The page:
Rachel Grayson's will is dated 7 June 1828. William Grayson's will is dated 1841. He mentions a son Benjamin and 3 daughters, Sally Deviney, Patsy Queen and Elizabeth Grayson. John M. Grayson was a witness,
The 1810 census for Rutherford County, N.C. shows 3 older Graysons and 2 younger, each head of a household:
The first Joseph Grayson of Rutherford County apparently stayed there and had a son named Joseph Grayson, jr, who stayed there. The second Joseph Grayson (jr.) is the one who married Rachel Vanzant. But who was the Joseph Grayson who married Lettice Melton (Malton?) the same year (1807)? Even though a Joseph Grayson witnessed a bill of sale in 1782 in this county, that does not prove he lived there. The first land records of 1792 suggest that no Graysons actually were in residence till 1792.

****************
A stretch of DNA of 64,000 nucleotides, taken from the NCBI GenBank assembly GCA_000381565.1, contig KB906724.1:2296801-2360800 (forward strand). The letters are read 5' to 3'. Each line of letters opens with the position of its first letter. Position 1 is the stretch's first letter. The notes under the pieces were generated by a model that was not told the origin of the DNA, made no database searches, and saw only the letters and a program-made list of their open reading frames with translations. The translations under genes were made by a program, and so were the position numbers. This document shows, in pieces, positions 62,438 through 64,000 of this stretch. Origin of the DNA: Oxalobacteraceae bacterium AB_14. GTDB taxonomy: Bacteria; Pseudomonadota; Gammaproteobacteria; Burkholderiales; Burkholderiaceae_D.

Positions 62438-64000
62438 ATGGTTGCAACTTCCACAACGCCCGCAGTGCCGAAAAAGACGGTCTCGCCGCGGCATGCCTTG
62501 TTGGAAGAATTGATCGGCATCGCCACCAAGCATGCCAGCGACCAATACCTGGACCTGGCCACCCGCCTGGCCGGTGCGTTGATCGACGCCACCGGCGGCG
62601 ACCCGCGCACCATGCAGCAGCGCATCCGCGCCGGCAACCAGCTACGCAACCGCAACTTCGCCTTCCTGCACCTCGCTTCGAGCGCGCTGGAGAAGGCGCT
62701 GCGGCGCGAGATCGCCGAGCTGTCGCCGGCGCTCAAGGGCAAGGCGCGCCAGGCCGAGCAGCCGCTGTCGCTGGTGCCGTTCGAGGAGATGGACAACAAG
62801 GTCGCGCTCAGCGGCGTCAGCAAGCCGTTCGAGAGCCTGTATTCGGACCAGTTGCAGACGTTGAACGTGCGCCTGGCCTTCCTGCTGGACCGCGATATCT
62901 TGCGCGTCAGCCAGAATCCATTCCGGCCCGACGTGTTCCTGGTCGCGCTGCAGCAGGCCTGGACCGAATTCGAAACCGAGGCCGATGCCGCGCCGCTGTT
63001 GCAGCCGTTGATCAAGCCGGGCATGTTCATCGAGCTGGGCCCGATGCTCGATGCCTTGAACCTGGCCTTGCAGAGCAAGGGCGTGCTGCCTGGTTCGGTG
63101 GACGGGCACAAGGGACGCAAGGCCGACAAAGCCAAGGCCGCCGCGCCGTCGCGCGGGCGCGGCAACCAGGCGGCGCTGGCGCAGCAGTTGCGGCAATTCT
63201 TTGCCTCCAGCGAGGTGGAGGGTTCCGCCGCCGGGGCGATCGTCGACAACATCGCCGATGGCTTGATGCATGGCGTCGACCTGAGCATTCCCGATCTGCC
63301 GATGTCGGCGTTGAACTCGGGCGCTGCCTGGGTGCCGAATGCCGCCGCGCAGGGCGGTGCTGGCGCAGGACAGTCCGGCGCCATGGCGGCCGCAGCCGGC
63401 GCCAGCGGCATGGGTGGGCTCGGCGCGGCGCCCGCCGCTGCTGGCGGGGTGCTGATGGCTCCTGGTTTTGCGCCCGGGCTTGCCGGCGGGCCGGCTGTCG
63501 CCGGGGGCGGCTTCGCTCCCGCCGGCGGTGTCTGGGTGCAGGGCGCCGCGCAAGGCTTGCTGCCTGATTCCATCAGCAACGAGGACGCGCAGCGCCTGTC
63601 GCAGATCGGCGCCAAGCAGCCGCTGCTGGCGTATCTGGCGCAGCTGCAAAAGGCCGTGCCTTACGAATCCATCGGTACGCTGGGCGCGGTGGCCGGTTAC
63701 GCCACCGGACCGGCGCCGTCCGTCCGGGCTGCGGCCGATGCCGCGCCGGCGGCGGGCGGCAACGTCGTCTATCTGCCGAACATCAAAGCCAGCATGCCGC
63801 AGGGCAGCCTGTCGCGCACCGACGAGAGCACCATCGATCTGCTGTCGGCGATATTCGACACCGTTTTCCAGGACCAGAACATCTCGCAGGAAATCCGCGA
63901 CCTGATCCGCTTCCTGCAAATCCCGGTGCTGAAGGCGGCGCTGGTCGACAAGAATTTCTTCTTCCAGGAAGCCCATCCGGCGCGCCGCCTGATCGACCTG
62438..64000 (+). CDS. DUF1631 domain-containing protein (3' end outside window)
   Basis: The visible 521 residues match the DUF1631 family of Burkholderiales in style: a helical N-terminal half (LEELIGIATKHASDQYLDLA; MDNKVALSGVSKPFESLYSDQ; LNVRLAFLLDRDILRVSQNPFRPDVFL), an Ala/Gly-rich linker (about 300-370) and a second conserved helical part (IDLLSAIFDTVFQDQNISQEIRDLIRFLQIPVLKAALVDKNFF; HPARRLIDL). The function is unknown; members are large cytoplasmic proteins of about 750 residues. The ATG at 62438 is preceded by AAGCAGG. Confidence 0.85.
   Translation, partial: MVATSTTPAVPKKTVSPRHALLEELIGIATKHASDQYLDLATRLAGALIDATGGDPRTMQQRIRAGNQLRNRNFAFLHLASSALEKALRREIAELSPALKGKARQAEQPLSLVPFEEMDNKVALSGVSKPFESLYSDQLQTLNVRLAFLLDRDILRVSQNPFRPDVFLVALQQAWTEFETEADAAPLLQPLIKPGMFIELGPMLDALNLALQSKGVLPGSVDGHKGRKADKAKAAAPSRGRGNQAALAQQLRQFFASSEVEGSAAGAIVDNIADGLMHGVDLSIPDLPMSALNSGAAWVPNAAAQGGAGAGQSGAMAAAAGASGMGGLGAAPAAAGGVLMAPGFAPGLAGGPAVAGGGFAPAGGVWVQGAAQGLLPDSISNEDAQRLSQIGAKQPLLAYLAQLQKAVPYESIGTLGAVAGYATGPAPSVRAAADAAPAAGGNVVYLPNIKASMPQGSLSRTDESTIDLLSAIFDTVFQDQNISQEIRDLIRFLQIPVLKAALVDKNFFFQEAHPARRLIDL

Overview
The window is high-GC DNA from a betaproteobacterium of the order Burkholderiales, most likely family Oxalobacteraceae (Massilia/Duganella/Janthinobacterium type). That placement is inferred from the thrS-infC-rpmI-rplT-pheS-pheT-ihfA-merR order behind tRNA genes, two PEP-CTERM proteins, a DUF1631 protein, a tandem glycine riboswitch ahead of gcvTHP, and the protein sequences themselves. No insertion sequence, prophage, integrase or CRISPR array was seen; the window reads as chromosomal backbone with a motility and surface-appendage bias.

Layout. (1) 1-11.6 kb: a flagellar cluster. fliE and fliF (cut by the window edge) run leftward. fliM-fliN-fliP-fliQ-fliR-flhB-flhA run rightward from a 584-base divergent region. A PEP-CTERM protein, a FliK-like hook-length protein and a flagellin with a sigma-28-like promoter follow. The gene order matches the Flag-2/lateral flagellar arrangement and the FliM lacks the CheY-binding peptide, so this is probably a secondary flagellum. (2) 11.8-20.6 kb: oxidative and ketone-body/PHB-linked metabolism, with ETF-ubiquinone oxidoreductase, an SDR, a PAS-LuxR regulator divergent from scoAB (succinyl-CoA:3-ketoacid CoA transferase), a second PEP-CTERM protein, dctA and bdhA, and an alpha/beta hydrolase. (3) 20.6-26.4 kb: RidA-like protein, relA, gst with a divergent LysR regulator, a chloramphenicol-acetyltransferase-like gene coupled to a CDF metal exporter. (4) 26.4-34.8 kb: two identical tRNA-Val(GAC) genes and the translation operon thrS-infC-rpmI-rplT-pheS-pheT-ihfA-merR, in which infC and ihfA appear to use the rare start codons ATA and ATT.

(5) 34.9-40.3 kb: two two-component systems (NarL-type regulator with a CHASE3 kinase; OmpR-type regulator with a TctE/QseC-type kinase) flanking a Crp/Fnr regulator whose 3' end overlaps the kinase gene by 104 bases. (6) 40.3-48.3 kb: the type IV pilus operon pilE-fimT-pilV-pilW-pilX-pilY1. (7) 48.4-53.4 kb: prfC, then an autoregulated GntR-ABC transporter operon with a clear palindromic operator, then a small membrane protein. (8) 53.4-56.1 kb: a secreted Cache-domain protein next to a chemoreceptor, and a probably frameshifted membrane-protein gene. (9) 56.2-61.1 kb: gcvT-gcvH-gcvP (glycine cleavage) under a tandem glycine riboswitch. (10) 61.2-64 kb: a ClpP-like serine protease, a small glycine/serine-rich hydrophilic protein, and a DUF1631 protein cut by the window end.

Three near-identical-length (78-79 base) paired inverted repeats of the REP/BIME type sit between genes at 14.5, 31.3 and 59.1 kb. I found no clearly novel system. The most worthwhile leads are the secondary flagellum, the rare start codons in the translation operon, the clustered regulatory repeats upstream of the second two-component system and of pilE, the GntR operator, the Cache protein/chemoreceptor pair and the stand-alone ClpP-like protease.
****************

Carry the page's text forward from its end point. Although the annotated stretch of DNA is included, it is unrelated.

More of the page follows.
In conclusion, it is my opinion that circumstantial evidence is strong for Wilkes County as the home of Wren Grayson, sr., and his 4 brothers and 2 sisters rather than Rutherford County. There was probably a familial relationship between the Benjamin Grayson (1778) of Wilkes County and the Joseph Grayson (1782) of Rutherford County, North Carolina. Could they have been brothers?